On Tuesday 3 May 2016, parents up and down the land will be keeping their kids off school. Why? In protest at the unprecedented levels of testing that are now in force in our schools. Those in charge at the top may argue that the testing is necessary to assess the new primary curriculum. But when kids as young as six are describing themselves as 'failures', the system has become acutely out of balance. As a friend of a friend said, you don't make a pig fatter by constantly weighing it.
And this is compounded by very worrying reports about levels of mental illness in children emerging, direct from the woman hired by the government to assess the system!
There are so many different views out there as to what constitutes good education. Probably as many views as there are kids, or as there are different ways of learning. My two sons learn in very different ways; their brains operate as if they were completely different organs. It's like comparing a tractor to a tricycle.
For one, the system is ideal - he learnt to read and write very early on, he can sit and concentrate for long stretches, he has an inquisitive brain and likes to ask questions and gain knowledge and ponder the answers. He loves school. And he's a boy born in the summer, apparently bucking the trend. But I'd argue this is very little to do with an education system that approaches him as an empty vessel waiting to be filled up. It just happens to suit the way his brain works.
My other son was also born in the summer but he approaches everything in life in pretty much the opposite way to his brother. He's in Year 1 but is still so young and struggles with such a lot at school. He finds it hard to concentrate. He loves maths but isn't at all keen on English (although listening to stories is one of his favourite things), and gets so frustrated by not being able to read or write. His social skills aren't up to much and he carries the weight of the world on those small shoulders, worried that his 'brain doesn't work' and crippled by the anxiety of 'not knowing the rules'. It is painful to watch this demoralisation happen so early. The education system clearly does not suit his brain.
And it is a brain that has secret joys and life and potential, so much potential locked away in there. His creativity is astonishing. His imagination is extraordinary. His sweetness is utterly breathtaking. While his classmates dressed for World Book Day as superheroes or Harry Potter, he went as a bat. Wearing armbands.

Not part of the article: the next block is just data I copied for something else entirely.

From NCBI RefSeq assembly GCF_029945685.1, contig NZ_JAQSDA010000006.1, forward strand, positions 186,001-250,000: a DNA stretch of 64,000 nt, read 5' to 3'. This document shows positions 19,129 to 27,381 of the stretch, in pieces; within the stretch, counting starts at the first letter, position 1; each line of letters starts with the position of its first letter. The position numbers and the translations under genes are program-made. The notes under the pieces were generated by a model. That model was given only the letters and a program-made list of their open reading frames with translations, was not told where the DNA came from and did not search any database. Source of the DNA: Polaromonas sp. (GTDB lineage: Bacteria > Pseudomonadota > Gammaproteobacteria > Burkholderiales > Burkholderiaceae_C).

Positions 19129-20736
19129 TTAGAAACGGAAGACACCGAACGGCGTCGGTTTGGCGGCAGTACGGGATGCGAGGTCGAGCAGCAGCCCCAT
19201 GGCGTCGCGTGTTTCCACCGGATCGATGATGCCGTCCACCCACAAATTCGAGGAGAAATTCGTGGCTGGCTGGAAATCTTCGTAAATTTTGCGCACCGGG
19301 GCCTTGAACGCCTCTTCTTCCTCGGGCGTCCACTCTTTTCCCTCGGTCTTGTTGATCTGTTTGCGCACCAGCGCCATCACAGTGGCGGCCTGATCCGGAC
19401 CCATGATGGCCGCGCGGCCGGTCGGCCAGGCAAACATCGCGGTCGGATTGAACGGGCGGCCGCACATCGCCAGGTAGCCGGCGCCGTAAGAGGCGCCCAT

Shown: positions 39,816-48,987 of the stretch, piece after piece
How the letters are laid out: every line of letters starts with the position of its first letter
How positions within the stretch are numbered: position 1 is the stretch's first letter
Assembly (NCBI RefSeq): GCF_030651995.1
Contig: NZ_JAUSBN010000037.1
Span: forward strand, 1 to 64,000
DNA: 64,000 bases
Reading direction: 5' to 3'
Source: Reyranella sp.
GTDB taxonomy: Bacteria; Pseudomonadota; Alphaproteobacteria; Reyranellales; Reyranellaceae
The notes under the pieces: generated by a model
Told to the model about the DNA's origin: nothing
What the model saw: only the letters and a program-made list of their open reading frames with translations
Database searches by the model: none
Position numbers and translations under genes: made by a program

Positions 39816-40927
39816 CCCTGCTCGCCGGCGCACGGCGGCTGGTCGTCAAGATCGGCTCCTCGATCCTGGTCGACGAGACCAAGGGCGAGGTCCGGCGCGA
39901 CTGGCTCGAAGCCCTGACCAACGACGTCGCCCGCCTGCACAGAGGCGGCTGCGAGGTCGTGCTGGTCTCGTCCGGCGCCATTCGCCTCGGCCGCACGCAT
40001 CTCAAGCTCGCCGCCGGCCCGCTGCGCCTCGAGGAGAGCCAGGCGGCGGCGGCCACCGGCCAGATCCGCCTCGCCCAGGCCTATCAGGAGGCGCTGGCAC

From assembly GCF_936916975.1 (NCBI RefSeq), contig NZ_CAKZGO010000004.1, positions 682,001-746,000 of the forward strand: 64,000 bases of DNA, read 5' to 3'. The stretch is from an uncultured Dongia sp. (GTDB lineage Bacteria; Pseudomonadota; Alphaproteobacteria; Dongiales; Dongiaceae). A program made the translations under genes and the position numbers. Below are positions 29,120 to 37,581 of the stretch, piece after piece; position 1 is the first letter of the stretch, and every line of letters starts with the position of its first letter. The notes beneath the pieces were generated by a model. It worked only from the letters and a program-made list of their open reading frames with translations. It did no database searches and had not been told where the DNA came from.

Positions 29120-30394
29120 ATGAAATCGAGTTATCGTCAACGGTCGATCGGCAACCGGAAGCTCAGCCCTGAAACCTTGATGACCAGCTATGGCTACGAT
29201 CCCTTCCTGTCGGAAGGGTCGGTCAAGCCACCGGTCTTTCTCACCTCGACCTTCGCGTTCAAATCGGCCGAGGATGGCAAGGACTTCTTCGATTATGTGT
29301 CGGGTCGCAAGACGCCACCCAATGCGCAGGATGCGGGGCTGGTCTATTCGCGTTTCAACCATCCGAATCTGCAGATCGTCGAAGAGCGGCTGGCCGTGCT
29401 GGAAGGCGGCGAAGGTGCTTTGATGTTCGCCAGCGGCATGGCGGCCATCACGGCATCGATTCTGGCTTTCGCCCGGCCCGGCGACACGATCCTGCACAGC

My biggest fear is that this spark will be extinguished by a world of school that just ignores his gifts and what he has to offer. It seems so incredibly unfair. Every minute I have with him I try to encourage his eccentricities, to love him for who he is and to reaffirm his innate skills, buoying up what little confidence he has left. But it doesn't seem enough.
Alongside this, there are question marks. The meetings with the teachers. The lack of play dates and birthday invitations. The educational psychologist's reports. My boy is in the midst of assessment, a scrutiny designed to find out just what sort of brain he has locked up in there.
It may be autism. It may not. Either way, last month's Autism Awareness Month was a godsend. It's a world I don't understand yet but I'm so very grateful that there are amazing organisations out there fighting for kids like mine, bringing awareness and understanding to something so misunderstood, labelled and stigmatised.
Among a huge amount of information, there were two things I learned last month that really stood out. The first, this article about what it really feels like to live with autism. The second, this short film asking parents what it's like to live with a family member with autism. 'A constant state of high alert', said one, and this rang so true for me. For nearly six years I've been on my guard, waiting and watching, trying to prevent some damage to person or object, and wondering why the gap feels so great between my child and the rest. There have been times I've written about how tough I've found the early years of parenting - this post, for example - and other times when I've written but not published as it just felt too hard, too personal, too raw.
For us, a diagnosis could really change things. For the better.
But right now? I don't feel it's possible to support a system that ignores my child's needs. It feels fundamentally wrong. Actually - worse - it feels fundamentally damaging to my boy and his brilliant brain. And that's why he won't be going to school this Tuesday.
This post originally appeared on Oyster & Pearl, a lifestyle, travel and interiors blog by Bristol-based writer, Lottie Storey.Suggest a correction